Board rules Andover teachers participated in illegal strike

  • The Massachusetts state flag AP PHOTO/STEVEN SENNE

State House News Service
Published: 9/9/2020 12:25:42 PM
Modified: 9/9/2020 12:25:32 PM

A state labor board ruled Tuesday night that Andover teachers had taken part in an illegal strike last week when they refused to enter school buildings and classrooms for professional development, ordering the local union to notify its members of their duty to return to school.

The Andover School Committee last Tuesday filed a complaint after the Andover Education Association and its members refused to take part in special preparations related to COVID-19 safety measures for the reopening of school.

The union argued that teachers should have been allowed to participate in the training outside of school buildings and classrooms.

The Commonwealth Employment Relations Board, in a 35-page ruling, found the union and its members engaged in an unlawful strike on Aug. 31, rejecting the union’s argument that it should be allowed to “dictate where they perform their work.”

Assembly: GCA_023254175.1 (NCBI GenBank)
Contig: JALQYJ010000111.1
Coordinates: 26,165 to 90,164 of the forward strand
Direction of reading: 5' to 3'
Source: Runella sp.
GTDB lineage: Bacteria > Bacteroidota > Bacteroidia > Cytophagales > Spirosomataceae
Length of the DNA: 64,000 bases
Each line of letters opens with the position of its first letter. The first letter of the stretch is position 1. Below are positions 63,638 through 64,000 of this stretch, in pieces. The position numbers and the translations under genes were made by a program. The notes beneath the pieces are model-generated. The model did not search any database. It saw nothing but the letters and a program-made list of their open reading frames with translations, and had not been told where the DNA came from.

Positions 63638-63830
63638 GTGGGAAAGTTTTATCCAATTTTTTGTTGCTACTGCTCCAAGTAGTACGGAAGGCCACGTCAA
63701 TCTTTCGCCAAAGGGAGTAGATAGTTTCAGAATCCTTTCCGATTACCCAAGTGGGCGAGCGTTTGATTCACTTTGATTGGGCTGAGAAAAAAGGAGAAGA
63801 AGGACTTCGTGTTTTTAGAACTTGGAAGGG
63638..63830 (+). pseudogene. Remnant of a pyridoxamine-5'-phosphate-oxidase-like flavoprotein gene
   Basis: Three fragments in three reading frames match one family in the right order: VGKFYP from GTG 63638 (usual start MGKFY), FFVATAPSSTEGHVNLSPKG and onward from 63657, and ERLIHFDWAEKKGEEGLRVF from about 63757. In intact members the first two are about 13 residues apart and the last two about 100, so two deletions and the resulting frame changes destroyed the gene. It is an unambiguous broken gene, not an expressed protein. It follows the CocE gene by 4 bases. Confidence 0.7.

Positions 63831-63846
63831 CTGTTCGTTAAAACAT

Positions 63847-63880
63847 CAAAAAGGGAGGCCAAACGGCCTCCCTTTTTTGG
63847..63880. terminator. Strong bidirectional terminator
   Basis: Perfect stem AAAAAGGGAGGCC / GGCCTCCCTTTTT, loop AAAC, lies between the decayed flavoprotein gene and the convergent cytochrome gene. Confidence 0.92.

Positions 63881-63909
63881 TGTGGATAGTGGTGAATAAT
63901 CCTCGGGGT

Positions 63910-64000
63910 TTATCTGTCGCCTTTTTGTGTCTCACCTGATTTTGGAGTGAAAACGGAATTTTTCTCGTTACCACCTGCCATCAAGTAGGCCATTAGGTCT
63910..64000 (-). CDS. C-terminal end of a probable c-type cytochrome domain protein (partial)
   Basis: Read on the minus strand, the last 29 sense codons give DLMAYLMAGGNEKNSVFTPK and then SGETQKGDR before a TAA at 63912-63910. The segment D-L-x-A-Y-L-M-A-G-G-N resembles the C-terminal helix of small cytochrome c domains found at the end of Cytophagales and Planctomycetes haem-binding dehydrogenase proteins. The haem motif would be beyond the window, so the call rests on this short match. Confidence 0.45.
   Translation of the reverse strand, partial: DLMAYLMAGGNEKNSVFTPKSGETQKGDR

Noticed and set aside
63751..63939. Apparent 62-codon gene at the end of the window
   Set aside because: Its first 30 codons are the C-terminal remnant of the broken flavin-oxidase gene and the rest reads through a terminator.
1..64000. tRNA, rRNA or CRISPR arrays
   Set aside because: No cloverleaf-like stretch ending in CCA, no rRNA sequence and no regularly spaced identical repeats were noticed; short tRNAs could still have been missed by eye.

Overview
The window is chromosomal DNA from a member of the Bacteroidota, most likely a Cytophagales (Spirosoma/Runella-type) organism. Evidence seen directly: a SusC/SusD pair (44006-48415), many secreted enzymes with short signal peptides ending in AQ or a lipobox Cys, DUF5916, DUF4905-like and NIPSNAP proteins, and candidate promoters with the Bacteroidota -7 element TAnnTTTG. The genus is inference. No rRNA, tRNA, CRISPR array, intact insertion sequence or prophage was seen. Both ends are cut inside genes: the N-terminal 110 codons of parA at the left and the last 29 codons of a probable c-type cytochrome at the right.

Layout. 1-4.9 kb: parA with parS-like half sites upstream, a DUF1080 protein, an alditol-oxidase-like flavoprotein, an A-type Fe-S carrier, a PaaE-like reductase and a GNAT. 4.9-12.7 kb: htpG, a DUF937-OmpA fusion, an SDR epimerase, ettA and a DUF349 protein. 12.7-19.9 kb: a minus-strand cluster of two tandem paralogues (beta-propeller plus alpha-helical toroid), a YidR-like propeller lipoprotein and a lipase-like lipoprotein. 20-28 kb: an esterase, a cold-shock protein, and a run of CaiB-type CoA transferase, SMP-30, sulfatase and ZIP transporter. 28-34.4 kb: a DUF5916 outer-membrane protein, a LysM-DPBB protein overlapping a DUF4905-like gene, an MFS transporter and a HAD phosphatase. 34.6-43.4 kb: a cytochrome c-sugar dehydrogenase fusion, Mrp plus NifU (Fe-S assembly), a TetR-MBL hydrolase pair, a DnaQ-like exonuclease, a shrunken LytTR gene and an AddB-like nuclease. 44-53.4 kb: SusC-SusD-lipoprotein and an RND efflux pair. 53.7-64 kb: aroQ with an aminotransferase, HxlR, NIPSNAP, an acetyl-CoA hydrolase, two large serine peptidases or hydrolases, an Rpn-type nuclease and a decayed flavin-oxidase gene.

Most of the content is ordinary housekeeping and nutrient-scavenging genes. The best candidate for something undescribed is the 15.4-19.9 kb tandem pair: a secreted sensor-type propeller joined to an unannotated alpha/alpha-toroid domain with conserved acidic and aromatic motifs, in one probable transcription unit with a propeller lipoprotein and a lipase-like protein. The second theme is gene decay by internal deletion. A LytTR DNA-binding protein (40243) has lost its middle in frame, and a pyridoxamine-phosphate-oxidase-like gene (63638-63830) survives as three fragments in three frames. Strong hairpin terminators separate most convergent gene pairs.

The board, chaired by Marjorie Wittner, ordered the union and its employees to cease any further strikes or work stoppages or slowdowns, and told union leaders to stop encouraging work stoppages or the withholding of services and to inform its members of their obligation to work.

“In an era where many employees can perform some or all of their work remotely as long as they have a computer and reliable internet connection, and to the extent this is not already self-evident, we hold that the phrase ‘report to duty’ in Section 19 of the Law means reporting not only when but where the employer has ordered its employees to report,” the board concluded.

“In this case, that means inside the school buildings, including inside classrooms,” the ruling said.

Many teachers and their local unions around the state have been hesitant about returning to the classroom as some schools have opted for fully in-person or hybrid models of teaching to start the new school year. The state shortened the required duration of the school year by 10 days to give districts extra time for professional development to become familiar with new curricula and COVID-19 safety rules for teachers, students and staff.




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